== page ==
Would you be more likely to go see a band if …

Smashing Pumpkins

… you knew the setlist in advance?

All the Smashing Pumpkins reviews recently have gotten me thinking … people seem to be pissed that their set consists primarily of stuff from the most recent album (call it the Pumpkins Chinese Democracy if you want since it’s basically a Corgan solo album). If the fans knew in advance that the set would be 80% new material with just 3 or 4 “greatest hits” tossed in, would all the shows be selling out? People wouldn’t have the right to complain after the show if they knew the setlist in advance. Of course, that would also remove some element of surprise.

Jimmy Eat World announced a 10-date tour in February in which they’ll be playing (in my opinion) their best album, Clarity, start to finish to celebrate the 10 year anniversary of it’s release. I own all their stuff but found the most recent album to be disappointing. If I’m going to go see them, I’d like to hear older stuff. If the Clarity-revisited tour was hitting anywhere in Ohio, I’d go without hesitation.

The Toadies came through town recently. I am not terribly familiar with their older stuff but the stuff I’ve heard didn’t totally blow me away the way the new stuff does. I was really bummed I had to miss their show but I heard that they only did 2 or 3 new songs so I’m sure I would have been upset had I been able to make it.

Last example … I love Superchunk’s Foolish. Love it – think it’s one of the best albums of the mid-80s alt/indie rock world. I don’t really know the rest of their stuff all that well though I do own maybe 2 or 3 other CDs. I saw them do a reunion show at SXSW a few years back and really only recognized one songs from ‘Foolish’ and felt a bit disappointed that I had spent an hour watching them just to hear one song when I could have probably seen a dozen other bands during that same time slot that would have left me feeling more satisfied.

So, I ask, would knowing the setlist in advance of bands that play venues like the Newport or bigger (because I imagine bands doing tours in venues like this have pre-determined setlists rather than making stuff up on the spot or tossing something in should it strike their fancy if they are playing at Ravari Room or The Summit) help you make a decision on whether or not you’d go see a band? And, if your favorite band was playing a set of all new stuff when you only really wanted to see their old stuff, would you skip the show?

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(Photo by Domino Mask)

  • Thomas

    These are the songs they played at Webster Hall in NYC. This is not the set list. I broke the songs up into the albums they where from. Yes most of the songs are from their Platinum selling album Rubberneck, but they did play a fair amount of songs from the new one. As far as I know they have been playing six(6) songs from No Deliverance, the other song being Flower. At my show they played five (5) songs. Your source is mistaken.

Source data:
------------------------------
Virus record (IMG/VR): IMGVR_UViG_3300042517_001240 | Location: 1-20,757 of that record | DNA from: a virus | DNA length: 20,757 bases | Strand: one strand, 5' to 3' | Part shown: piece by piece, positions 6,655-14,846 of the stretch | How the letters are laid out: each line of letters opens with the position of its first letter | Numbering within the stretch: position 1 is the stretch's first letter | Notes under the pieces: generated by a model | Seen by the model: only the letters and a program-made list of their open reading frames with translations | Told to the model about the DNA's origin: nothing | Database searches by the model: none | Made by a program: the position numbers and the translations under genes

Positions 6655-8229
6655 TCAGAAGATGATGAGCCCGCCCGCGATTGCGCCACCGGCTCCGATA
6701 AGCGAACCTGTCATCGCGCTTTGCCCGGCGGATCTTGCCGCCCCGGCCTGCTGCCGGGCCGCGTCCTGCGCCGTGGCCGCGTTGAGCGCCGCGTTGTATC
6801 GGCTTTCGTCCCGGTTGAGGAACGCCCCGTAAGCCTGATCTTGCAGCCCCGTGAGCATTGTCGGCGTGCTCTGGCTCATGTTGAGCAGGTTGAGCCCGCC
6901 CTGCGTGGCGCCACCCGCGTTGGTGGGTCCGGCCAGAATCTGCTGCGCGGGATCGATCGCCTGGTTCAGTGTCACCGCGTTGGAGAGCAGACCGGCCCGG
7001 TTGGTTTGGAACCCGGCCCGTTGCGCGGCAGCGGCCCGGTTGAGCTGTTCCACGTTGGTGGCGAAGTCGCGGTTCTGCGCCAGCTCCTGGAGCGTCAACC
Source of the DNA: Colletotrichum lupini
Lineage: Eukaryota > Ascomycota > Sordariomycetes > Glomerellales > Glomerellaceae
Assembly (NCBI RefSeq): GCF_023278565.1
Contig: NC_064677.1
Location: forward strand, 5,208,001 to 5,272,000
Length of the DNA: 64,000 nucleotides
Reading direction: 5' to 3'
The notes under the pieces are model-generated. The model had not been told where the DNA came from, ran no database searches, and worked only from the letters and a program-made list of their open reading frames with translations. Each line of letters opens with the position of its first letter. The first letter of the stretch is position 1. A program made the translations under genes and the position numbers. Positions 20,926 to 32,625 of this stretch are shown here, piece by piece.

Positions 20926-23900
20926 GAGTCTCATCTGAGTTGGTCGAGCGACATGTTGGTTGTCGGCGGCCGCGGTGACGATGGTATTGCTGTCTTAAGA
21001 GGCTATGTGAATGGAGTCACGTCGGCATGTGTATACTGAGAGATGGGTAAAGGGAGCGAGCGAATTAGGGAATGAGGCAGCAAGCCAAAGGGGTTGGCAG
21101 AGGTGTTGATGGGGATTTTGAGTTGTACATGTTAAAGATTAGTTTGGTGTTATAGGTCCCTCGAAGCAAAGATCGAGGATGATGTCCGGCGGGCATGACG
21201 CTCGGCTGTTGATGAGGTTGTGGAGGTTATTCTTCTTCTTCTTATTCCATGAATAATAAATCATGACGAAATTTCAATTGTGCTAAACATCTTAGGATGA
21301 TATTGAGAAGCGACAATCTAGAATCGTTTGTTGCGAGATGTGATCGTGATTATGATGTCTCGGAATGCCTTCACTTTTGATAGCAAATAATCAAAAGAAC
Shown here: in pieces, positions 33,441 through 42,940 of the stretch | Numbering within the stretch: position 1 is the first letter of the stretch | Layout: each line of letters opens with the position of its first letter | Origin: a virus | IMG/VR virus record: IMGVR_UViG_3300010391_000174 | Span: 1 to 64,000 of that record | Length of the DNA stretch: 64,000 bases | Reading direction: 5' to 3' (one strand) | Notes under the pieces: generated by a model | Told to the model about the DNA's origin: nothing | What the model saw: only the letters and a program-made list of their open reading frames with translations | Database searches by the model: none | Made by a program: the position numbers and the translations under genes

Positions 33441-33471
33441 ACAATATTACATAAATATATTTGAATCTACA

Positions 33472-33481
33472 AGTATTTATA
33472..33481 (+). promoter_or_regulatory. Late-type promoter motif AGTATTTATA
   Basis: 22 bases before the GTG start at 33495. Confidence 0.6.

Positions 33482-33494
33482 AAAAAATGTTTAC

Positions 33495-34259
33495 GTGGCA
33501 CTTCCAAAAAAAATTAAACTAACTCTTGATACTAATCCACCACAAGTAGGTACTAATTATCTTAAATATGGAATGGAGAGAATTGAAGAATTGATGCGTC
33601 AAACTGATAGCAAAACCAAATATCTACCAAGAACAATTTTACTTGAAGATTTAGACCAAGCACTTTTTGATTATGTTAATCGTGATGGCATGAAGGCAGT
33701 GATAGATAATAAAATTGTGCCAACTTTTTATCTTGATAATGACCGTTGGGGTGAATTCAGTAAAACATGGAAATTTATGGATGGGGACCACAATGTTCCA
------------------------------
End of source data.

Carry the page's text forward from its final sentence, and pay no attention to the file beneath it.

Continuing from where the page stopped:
From Rubberneck
    Mexican Hairless
    Happy Face
    I Burn
    Possum Kingdom
    Mister Love
    I Come From the Water

    From HB/SA
    Little Sin
    Pressed Against the Sky
    Plane Crash
    Push the Hand

    From No Deliverance
    So Long Lovey Eyes
    No Deliverance
    Song I Hate
    Man of Stone
    Hell in High Water

  • Great. Now I DO regret having to miss the Toadies show.

  • Robert Duffy

    I think wanting to know the set lists for bands who have been around awhile and quesitonable new releases, then yeah, I want to know…

    Bands whose entire discographies I am a fan of, I can care less… but a band like Smashing Pumpkins, it would be good to know. Then again they’d probably just play whatever Corgan wanted that night…

  • I don’t think that I’d want to know the setlist before I went to the show. That’d be like reading the last chapter of a book first. Maybe there were some boring passages during the long slog to the finish line. But, hopefully, the payoff makes it worth it.

    I think if you are only going to a show to see a song or two, you should probably just save the cash. Treat yourself to dinner or something.

    In the case of Superchunk, one of my top 5 or so favorite bands, I highly doubt that they work from a predetermined setlist. Their catalog is immense. Between their abundant official releases and EPs, their singles/b-side collections, and their fanclub type limited releases they are rivaling the likes of Bob Pollard in the prolific department.

    I don’t think that you can blame them for their disappointment that they didn’t hone in more on the 1 album that you are most familiar with. However, I’m surprised that you were not pleases with the rest of the set, as their sound has not varied largely over the years. Even the later songs, more heavily produced on the studio albums, seem to blend well with earlier material in a live setting.

  • shmoopatties

    Hell no. I hate knowing the setlist in advance. I go out of my way to avoid knowing what they have played lately or what they’re playing this tour. It’s like trying to avoid sportscenter when you have the game TIVOed. It’s all about the experience and not about the specifics. For that matter I don’t want to know the setlist AFTER the show, most of the time. I’ve seen some bands 10-12 times and couldn’t name one of their songs, though I can usually sing along to 1 or 2. Utterly unimportant.

  • Isn’t it the spontaneity that fans have come to enjoy from their favorite bands?…Knowing the setlist only make for a predictable and somewhat boring performance….